Parris added that well is built on a “geologically active” area. “You will have earth movement. You can’t expect the casing to hold up 60-70 years. And they know that.”

It gets worse, Parris said.

“In 2010 they reported to the Public Utilities Commission of the need of a rate increase because lots of the wells are leaking. They wanted to repair them at a rate of five percent a year. But we see no evidence of work being done.

“We’ve been asking for records. The state Attorney General’s office and DOGGR is doing everything to frustrate record request. We’re suing DOGGR along with the Gas Company because they are complicit. They knew this and did nothing.”

The recent admission by SoCalGas that it removed the safety valve prompted an amended class action lawsuit already filed in connection with the massive gas well blowout.

“This aging, deteriorating and dangerous facility needs to be shut down immediately,” stated Matt Pakucko, president of the community group Save Porter Ranch.

“There is no excuse for SoCalGas to let numerous leaking wells continue to remain in place for years at Aliso Canyon. Had SoCalGas simply maintained the safety valves in Aliso Canyon, we would not be faced with the disastrous well failure in Porter Ranch,” concluded Oliver.

SoCalGas officials announced an expansion of a resource center it established for people affected by a continuing natural gas leak in the Porter Ranch area.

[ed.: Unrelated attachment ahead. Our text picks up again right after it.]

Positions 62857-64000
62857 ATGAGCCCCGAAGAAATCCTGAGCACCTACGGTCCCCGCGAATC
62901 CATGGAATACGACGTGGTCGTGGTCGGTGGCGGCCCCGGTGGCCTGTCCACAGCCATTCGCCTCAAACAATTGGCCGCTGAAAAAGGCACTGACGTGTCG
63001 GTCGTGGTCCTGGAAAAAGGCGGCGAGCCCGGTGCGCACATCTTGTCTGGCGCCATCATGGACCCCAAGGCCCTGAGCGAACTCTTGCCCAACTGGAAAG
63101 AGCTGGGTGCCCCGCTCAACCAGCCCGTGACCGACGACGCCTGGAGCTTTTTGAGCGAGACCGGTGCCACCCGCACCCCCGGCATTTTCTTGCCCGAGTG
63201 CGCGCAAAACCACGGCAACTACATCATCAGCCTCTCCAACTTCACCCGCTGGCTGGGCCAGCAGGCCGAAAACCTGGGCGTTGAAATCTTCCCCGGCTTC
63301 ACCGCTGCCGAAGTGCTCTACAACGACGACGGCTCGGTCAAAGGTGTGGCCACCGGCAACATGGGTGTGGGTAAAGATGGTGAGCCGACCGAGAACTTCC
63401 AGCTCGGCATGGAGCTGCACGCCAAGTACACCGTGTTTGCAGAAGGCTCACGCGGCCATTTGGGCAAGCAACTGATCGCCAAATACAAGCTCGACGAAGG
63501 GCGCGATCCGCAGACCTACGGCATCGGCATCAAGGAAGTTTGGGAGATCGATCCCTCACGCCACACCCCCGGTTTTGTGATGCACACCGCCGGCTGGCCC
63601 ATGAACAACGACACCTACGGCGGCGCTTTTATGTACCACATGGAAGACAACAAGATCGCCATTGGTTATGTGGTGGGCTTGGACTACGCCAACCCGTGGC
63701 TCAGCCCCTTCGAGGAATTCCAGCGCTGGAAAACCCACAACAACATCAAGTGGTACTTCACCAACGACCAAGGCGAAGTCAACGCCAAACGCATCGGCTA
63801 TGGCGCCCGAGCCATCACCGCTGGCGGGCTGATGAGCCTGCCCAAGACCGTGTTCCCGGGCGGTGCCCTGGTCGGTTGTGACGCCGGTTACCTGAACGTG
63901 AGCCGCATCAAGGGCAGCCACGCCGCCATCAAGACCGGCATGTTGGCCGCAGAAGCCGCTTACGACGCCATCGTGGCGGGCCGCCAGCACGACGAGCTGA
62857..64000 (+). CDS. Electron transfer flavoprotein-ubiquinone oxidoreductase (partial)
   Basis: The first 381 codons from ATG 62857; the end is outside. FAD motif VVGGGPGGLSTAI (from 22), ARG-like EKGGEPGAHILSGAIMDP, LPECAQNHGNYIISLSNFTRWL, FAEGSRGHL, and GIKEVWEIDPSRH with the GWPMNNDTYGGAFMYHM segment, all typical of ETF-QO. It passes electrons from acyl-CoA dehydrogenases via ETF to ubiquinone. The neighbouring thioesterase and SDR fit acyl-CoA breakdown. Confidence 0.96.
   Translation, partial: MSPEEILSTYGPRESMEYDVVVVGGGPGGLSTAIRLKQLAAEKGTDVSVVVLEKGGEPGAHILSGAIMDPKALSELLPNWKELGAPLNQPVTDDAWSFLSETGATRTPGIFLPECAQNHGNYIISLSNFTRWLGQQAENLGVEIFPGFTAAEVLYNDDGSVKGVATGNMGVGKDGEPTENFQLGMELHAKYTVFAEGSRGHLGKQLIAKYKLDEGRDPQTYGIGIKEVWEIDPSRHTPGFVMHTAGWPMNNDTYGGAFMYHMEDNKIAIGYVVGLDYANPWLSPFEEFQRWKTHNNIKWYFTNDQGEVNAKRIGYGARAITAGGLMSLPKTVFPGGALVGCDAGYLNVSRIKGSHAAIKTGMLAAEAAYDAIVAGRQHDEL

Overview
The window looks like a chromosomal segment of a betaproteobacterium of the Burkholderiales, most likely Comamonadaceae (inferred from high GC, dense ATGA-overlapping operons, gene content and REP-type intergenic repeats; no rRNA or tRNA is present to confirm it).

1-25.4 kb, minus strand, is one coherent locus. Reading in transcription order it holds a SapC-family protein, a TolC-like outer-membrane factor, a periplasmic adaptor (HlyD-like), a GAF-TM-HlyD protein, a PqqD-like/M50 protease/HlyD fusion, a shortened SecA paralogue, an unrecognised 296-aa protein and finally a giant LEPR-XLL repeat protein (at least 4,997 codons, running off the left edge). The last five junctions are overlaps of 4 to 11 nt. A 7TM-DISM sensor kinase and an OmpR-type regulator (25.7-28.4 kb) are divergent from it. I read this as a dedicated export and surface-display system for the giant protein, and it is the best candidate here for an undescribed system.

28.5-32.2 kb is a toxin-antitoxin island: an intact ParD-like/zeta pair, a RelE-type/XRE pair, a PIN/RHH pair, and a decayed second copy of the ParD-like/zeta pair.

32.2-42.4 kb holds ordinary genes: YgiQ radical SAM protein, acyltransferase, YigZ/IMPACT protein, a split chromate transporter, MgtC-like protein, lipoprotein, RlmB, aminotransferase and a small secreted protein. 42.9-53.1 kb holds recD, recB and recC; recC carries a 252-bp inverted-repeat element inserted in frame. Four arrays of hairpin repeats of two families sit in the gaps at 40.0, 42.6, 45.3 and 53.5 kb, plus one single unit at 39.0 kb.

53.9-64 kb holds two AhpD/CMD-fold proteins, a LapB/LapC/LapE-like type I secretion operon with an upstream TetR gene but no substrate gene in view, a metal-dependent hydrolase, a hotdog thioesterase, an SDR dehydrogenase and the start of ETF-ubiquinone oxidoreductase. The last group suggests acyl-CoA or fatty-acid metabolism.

The resource center is located at Porter Ranch Town Center, 19731 Rinaldi St. The center was expanded into an adjacent storefront, and SoCalGas officials said it also added staffing to handle claims, relocation requests and home air-purification requests.

The center is open 10 a.m. to 8 p.m. weekdays and 10 a.m. to 6 p.m. weekends.

The Gas Co. also announced a toll-free relocation call center at (877) 238-9555 to help expedite the processing of residents who want to be temporarily moved out of the area. The hotline will operate around the clock.

The relocation program was also slightly amended, eliminating the need for relocated residents to submit receipts for reimbursement of food-related

expenses. The daily meal reimbursement amount was also increased to $45 per person.

Besides the 2,000-plus people that have already temporarily relocated out of the Porter Ranch area, more than double that amount have applied to move in response to the leak.

Gas Co. officials have said it could take until late March to fix the leak. Workers are drilling a relief well that will allow them to pump heavy fluids and mud into the ground to stop the leak.

To read the complaint, click here.

City News Service and various news outlets contributed to this report.